Levy enjoys seeing customers come back again and again. “I love having regulars that come in twice a day — for coffee and for lunch — and then come in for their daughter’s birthday cake. That feels great,” she said.

As owner of her company, Levy spends a lot of time running the business from an office. But she tries to set aside one day a week to do some baking in the kitchen. She’s focusing a lot on wedding cakes, always learning from her shop’s head cake decorators, Sunny Lee and Gillian Morrow.

“My goal is to keep expanding the wedding cake business and gift basket business,” she said. “In Chicago, we’re a bit of a destination. I would love people to know more about us everywhere else.”

She also still enjoys a dose of hearty cake competition now and again. Sarah and her team recently competed in a Food Network Challenge — set to air sometime this summer — in which they created a cake that was a moving dinosaur. While she isn’t allowed to say whether or not her team won the competition, the experience was a highlight of her career. “We worked our butts off,” she said.

Rafael’s Coconut–Apricot Macaroons

You can easily alter this recipe, customizing it to your own tastes. You can spice up the traditional recipe by adding dried apricots, chocolate chips, dried cherries or toffee pieces, for example. You might also consider dipping the macaroons in chocolate for a particularly luxurious treat. To speed up the boiling process in the second step, use hot instead of room-temperature water.

Yields: 24 2-inch macaroons

1 cup dried apricots
2 ½ cups unsweetened shredded coconut
3 tablespoons water ¾ cup granulated sugar 1 tablespoon light corn syrup
2 tablespoons vanilla extract
2 large egg whites

Preheat the oven to 350 F. 1) Cut the dried apricots into small pieces, about ½- inch thick.

2) Place the coconut and apricot pieces in a mixing bowl. Set aside.

3) Combine the water, granulated sugar and corn syrup in a saucepan, and bring the mixture to a boil.

4) Pour the boiling water–sugar mixture into the bowl containing the coconut and apricot. Add the vanilla, stirring thoroughly.

5) Stir the egg whites into the mixture until combined. The mixture will have a thick consistency.

6) Using a cookie or a small ice cream scoop, place small mounds of the mixture onto parchment-covered baking sheets, about 1 inch apart.

7) Bake at 350 F for 15 minutes, or until the tops and bottoms of the macaroons are lightly browned.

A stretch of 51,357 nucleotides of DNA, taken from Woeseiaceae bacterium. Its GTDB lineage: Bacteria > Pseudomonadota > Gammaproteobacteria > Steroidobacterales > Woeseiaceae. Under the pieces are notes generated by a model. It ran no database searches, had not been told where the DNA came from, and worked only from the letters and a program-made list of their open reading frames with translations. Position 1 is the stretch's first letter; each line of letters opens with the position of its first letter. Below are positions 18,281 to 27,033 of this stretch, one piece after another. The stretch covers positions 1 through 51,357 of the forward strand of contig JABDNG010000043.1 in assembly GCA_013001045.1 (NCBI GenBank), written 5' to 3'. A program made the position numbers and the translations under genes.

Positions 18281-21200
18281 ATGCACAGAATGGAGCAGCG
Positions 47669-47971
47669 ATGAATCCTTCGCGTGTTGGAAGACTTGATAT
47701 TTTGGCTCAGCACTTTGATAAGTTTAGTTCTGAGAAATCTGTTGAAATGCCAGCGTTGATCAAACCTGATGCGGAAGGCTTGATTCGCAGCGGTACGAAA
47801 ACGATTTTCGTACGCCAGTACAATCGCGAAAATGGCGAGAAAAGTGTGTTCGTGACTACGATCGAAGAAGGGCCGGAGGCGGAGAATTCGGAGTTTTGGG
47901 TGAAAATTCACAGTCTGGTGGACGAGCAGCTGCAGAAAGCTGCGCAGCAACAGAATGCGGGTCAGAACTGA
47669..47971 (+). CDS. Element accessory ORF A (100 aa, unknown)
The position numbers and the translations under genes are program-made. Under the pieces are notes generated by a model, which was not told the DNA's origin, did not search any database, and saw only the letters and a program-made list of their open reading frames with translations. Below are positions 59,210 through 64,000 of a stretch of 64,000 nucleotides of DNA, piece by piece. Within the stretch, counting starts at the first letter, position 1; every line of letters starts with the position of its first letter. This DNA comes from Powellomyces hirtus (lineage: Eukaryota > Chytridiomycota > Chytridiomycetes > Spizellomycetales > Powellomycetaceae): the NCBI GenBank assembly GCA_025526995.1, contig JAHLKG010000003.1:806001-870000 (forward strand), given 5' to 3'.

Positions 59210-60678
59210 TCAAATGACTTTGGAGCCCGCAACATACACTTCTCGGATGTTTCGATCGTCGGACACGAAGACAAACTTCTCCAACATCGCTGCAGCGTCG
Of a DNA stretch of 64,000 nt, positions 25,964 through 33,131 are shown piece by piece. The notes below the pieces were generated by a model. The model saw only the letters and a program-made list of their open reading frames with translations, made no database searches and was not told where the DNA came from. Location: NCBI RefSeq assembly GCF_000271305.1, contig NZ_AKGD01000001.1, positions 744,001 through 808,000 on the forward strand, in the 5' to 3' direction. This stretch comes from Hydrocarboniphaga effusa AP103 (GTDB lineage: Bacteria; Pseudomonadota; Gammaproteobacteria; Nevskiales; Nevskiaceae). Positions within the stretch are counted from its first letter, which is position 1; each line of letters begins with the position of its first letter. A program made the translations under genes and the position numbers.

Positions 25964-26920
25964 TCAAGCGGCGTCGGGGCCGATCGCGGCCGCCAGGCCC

I hope you appreciated this article. Before you go, I’d like to ask you to please support the Forward’s award-winning, nonprofit journalism during this critical time.

Now more than ever, American Jews need independent news they can trust, with reporting driven by truth, not ideology. We serve you, not any ideological agenda.

At a time when other newsrooms are closing or cutting back, the Forward has removed its paywall and invested additional resources to report on the ground from Israel and around the U.S. on the impact of the war, rising antisemitism and the protests on college campuses.

Readers like you make it all possible. Support our work by becoming a Forward Member and connect with our journalism and your community.

Make a gift of any size and become a Forward member today. You’ll support our mission to tell the American Jewish story fully and fairly. 

— Rachel Fishman Feddersen, Publisher and CEO

Join our mission to tell the Jewish story fully and fairly.

Republish This Story

Please read before republishing

We’re happy to make this story available to republish for free, unless it originated with JTA, Haaretz or another publication (as indicated on the article) and as long as you follow our guidelines. You must credit the Forward, retain our pixel and preserve our canonical link in Google search.  See our full guidelines for more information, and this guide for detail about canonical URLs.

To republish, copy the HTML by clicking on the yellow button to the right; it includes our tracking pixel, all paragraph styles and hyperlinks, the author byline and credit to the Forward. It does not include images; to avoid copyright violations, you must add them manually, following our guidelines. Please email us at [email protected], subject line “republish,” with any questions or to let us know what stories you’re picking up.

We don't support Internet Explorer

Please use Chrome, Safari, Firefox, or Edge to view this site.